Stockout Rate = (Number of Stockouts / Total Number of Sales) x 100%

A higher percentage of stockouts means your inventory turnover will be much lower than you usually expect it to be over some time. When you have low stockout rates, your B2B business can expand inventory. Otherwise, you will run into more stockouts in the future because you have not dealt with the initial reasons why it was occurring and adding more reasons that it is occurring. That is why stockout rates help lay the groundwork for sustainable inventory expansion strategies. 

KPI#8 Sell-Through Rate

Along with stockout rates, sell-through rates measure the inventory sold against the total inventory available. It tells you how much your business is efficiently selling inventory and is calculated by:

Sell-Through Rate = (Units Sold / Total Units Available) x 100%

Monitoring sell-through rates gives you more data to make better pricing adjustments, marketing decisions, and inventory optimization. Sell-through rates allow your business to make data-driven sales optimization decisions.

KPI#9 Backorder Rate

In B2B eCommerce, backorders are inevitable. If the 2020 pandemic has taught the world anything, it has to be that supply chain issues can cause a stockout for your business. To deal with shipping delays, backorder rates can help understand where your business can optimize inventory when you run into stockout issues. Backorder rates are calculated based on the following: 

Backorder Rate = (Number of Backorders / Total Number of Orders) x 100%

The higher the backorder rate, the more you need to optimize your business’s inventory. It means that you cannot yet go into inventory expansion and that backorders will keep increasing. When you identify such a problem, demand forecasting and market trends can better align with your inventory expansion plans.

KPI#10 Sales Velocity

In B2B, speed is key. You have to deal with multiple suppliers and other businesses to ensure sales are as fast as possible. That is where sales velocity is how you can identify if there are any problems in that. It is calculated by: 

Equation: Sales Velocity = Units Sold / Period

On its own, it will not do much good. However, when you use it with other KPIs, you can identify if you are doing well regarding sales speed. Moreover, monitoring sales velocity helps you to determine where you can improve the speed of sales with the help of the other KPIs. The faster you can sell your old inventory, the more you can add. 

KPI#11 Optimal Reorder Point

A reorder point is when you must reorder new inventory at a certain level. The optimal reorder point considers factors in lead time, demand variability, and desired service level to ensure correct inventory. Here is how it is calculated: 

Optimal Reorder Point = (Lead Time Demand x Lead Time) + Safety Stock

Knowing optimal reorder points gives your business the data to avoid stockouts or inventory overstocking. You can optimize your inventory by automating your reorder points to reduce errors and improve sales growth and customer satisfaction. 

KPI#12 Economic Order Quantity 

You might have heard of minimum order quantity or MOQ being discussed for B2B wholesale business. However, less talked about in B2B is the economic order quantity (EOQ). It is a metric that takes MOQ and calculates the minimum amount needed for optimal profit margins. It is calculated by: 

EOQ = ((2 * Demand * Ordering Cost) / Holding Cost per Unit)

I cannot stress enough how undervalued EOQ is for your B2B business. It determines the most cost-effective order quantity to balance ordering costs and holding costs. By optimizing the EOQ of your business, you can identify opportunities for inventory expansion by minimizing total inventory costs and maximizing profitability. With all of that, managing your inventory is much easier and ensures your business is in the right position for inventory expansion.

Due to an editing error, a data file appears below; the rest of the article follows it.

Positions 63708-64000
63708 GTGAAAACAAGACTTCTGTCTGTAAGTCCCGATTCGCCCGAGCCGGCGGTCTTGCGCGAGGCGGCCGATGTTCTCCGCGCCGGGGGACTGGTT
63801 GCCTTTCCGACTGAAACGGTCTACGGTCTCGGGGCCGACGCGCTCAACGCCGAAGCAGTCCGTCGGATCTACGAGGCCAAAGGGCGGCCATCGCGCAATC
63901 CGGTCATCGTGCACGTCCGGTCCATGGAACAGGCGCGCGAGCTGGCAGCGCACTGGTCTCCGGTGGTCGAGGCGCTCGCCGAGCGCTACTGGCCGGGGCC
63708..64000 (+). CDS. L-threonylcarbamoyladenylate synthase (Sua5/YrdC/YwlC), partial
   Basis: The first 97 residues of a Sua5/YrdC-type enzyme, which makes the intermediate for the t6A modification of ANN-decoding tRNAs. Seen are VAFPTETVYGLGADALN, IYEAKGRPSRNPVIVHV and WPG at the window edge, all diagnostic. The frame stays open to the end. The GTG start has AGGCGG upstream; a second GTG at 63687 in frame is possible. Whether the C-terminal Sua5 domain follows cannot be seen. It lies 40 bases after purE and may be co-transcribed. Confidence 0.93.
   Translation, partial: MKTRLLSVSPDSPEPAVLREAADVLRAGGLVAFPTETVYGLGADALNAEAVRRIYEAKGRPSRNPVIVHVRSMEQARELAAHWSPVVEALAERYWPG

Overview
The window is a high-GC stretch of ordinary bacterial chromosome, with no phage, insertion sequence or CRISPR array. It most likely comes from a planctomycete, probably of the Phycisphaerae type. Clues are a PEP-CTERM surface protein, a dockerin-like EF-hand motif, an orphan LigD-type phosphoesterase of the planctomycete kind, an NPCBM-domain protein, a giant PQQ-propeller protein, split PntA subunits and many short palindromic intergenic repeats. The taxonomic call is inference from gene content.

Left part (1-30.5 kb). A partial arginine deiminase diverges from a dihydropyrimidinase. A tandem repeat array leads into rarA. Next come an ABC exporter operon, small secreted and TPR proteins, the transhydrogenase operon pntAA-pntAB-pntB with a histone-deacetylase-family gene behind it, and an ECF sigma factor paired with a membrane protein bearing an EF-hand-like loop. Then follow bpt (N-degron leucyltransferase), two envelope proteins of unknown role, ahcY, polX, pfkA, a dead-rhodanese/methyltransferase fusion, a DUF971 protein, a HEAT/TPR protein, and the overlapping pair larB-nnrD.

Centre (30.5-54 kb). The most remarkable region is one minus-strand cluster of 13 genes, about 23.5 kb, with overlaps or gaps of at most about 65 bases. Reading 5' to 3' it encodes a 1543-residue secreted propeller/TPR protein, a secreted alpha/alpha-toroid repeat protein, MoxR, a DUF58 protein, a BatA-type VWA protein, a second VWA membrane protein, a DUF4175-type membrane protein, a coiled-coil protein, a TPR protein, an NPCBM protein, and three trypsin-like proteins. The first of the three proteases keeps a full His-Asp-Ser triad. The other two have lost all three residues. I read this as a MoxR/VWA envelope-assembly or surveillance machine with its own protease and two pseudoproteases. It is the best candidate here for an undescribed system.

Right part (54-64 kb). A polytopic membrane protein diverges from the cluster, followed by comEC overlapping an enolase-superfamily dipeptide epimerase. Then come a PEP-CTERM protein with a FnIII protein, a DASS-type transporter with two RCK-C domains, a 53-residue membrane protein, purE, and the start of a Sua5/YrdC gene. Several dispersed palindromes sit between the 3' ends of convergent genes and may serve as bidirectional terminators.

5 Inventory Analysis Techniques To Use For B2B Inventory Expansion

With the KPIs, you need the right analysis techniques to pair up with. Here are the product categorizations for inventory analysis techniques to help with analyzing data and metrics for strategic B2B inventory expansion: 

  1. ABC Analysis
  2. VED Analysis
  3. HML Analysis
  4. SDE Analysis
  5. FSN Analysis

Technique#1 ABC Analysis

ABC inventory analysis is one of the most common types of product categorization used for inventory expansion. It tiers the products into 3 different tiers. Tier A is your best-selling product that contributes the most to revenue, tier 2 is your next best product, and tier C is the least successful inventory on the list.

When you want to expand on your inventory, ABC analysis helps put your inventory into perspective. With it, you can identify which of your products generates the most revenue for your business. It gives you an understanding of where inventory expansion would be the most effective and where it would result in a loss of revenue. You can center marketing campaigns and put more effort into tier A while developing other ways to ensure that tier C is not becoming deadstock over time.

Technique#2 VED Analysis

VED categorizes your inventory a bit differently. It takes into account which inventory is Vital, Essential, and Desirable. Vital is irreplaceable for day-to-day operations, which means you need it for your business. Essential inventory is necessary, but substitutes can be sold instead. Desirable is like vanity inventory that looks good for your business but isn’t crucial.

A VED analysis of your inventory gives you a deeper understanding of it. Vital inventory is always needed, whether it is something that you are selling or using for production. On the other hand, essential inventory is always handy, but replacements are available, so you don’t have to worry about it. Desirable inventory is those items you sell that customers are not buying all the time and may peak at different times of the year. Knowing this analysis of your inventory can help you expand inventory when it is the right time while also maintaining vital inventory to keep the business running smoothly.

Technique#3 HML Analysis